While a prohibition notice is in force, it is an offence for the vehicle to travel on a road. A prohibition notice must be cleared in writing by an authorised officer before the vehicle can proceed. The vehicle may have to be reweighed to establish that it is within the legal weight limits. An authorised officer has discretion to give a written direction that a prohibited vehicle may be moved to a place where it can be parked or where off-loading of excess weight may safely be carried out. Conditions may be imposed on this movement.


44

Annex 4: Driver sleepiness

A recent comprehensive study was carried out by the Sleep Research Centre at Loughborough University. Professor J. A. Horne headed the Research Centre and we have reproduced some of the relevant findings below.

ANNEX 4: Driver sleepiness

Although this report was commissioned by the Department for Transport (DfT), the findings and recommendations are those of the authors and do not necessarily represent the views of the DfT or VOSA. Study (general summary) • From accident surveys undertaken with many UK police forces we [at the Sleep Research Centre] have found that sleepiness accounts for 15–20% of accidents on monotonous roads, especially motorways. Typically, these accidents involve running off the road or into the back of another vehicle, and are worsened by the high speed of impact (i.e. no braking beforehand). Many of these accidents are work-related (e.g. truck, goods vehicle and company car drivers). • The body’s natural biological clock has a major influence on sleepiness, as these accidents peak around 02:00h–07:00h and 14:00h–16:00h, when daily sleepiness is naturally higher. • Sleep-related vehicle accidents are more evident in young male drivers in the early morning and among older male drivers during the mid-afternoon, as the afternoon ‘dip’ tends to become more apparent as one gets older. Of course, young men are more likely to be on the road in the early morning. However, as the effects of sleep loss and sleepiness are more profound in younger than in older people, which young men tend to deny, they are at a much greater risk when driving during the small hours. • Using a real-car simulator we have been undertaking laboratory studies of falling asleep at the wheel. In the earlier Phases 1 and 2 of this DfT-sponsored research programme we examined the process of falling asleep at the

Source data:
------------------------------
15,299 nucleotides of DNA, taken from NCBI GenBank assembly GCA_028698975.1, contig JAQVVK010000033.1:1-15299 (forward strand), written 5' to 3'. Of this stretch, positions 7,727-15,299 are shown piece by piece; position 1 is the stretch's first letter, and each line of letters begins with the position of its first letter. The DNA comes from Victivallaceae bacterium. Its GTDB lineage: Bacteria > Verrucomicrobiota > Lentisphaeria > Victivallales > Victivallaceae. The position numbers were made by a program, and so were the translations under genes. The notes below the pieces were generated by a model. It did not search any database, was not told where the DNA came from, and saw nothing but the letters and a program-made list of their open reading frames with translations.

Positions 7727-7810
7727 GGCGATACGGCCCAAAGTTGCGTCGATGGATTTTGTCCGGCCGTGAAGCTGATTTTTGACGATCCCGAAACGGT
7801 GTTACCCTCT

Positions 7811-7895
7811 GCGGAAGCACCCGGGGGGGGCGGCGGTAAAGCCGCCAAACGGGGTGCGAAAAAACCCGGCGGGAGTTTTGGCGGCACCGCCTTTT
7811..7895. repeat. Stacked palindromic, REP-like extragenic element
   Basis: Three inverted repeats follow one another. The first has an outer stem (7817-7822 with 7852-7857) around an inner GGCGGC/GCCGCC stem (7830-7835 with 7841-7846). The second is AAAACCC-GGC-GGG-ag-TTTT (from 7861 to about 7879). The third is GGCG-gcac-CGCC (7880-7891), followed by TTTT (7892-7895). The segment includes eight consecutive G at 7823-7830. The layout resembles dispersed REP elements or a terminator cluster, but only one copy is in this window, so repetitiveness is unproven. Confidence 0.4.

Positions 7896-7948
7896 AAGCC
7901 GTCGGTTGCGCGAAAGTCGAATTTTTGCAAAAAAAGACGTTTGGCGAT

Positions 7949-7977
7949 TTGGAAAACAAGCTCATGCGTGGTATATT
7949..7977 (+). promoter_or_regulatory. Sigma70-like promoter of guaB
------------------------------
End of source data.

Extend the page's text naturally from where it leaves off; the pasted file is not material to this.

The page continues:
wheel and the extent to which sleepy drivers are aware of their sleepiness. We also evaluated practical methods for the driver to overcome sleepiness. Our methodology has been validated on a real driving track. We have shown that sleep does not occur spontaneously without warning, and is preceded by feelings of increasing sleepiness to the point that drivers who fall asleep would previously have reached the stage of ‘fighting-off’ sleep when they will try and keep themselves awake, for example, by winding down the window for cold air, turning up the radio, stretching at the wheel, etc. They must be aware of these acts and their sleepiness at the time. Nevertheless, after having fallen asleep at the wheel, drivers are unlikely to recollect having done so, and may even claim that it was an unforewarned ‘sleep attack’. What many sleepy drivers do not appreciate is that sleep itself can ensue more rapidly than they imagine, and that their driving impairment is worse than they realise. Sleepiness can also cause mild euphoria and increased confidence in one’s driving ability. • Continuing to drive while sleepy, and relying on cold air to the face and turning up the car radio, are of limited benefit – effective for only a matter of minutes – sufficient only to enable the driver to find a safe spot to take a break. The fact that drivers are aware of their sleepiness underlies the decision of the DfT to instigate the erection of permanent signs on most motorways: ‘Tiredness can kill – take a break.’ • In taking a break (e.g. 30 minutes), what should the sleepy driver do? We have found that exercise (e.g. brisk walking) is of little use. Short naps (less than 15 minutes) are very effective, as is caffeine (150mg – as in about two cups of coffee or two cans of ‘functional energy drinks’). Better still, take this caffeinated drink and then take the nap. Caffeine takes 20–30 minutes to be absorbed and act on the brain; hence there is the opportunity for a nap. Caffeine (200mg) in